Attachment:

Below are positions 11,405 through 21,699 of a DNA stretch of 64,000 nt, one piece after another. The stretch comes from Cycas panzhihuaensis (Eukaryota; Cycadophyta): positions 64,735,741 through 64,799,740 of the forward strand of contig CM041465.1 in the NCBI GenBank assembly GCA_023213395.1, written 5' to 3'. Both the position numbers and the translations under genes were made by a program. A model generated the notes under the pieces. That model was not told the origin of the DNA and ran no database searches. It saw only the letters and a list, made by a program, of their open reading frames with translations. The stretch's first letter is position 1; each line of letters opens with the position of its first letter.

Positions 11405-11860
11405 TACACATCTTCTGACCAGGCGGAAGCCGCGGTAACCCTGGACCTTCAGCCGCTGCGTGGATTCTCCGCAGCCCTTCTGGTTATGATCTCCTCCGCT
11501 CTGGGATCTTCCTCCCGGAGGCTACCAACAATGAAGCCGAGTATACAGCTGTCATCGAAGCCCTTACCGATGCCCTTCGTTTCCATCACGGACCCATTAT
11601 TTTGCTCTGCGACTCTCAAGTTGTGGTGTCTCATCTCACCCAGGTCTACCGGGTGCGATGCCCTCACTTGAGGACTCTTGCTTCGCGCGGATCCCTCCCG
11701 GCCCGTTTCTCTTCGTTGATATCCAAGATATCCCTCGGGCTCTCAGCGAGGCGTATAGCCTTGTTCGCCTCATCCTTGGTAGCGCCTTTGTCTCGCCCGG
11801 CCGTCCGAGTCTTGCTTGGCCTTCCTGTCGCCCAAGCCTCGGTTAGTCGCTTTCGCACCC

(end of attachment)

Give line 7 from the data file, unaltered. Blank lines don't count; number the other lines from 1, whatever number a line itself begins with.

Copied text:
11801 CCGTCCGAGTCTTGCTTGGCCTTCCTGTCGCCCAAGCCTCGGTTAGTCGCTTTCGCACCC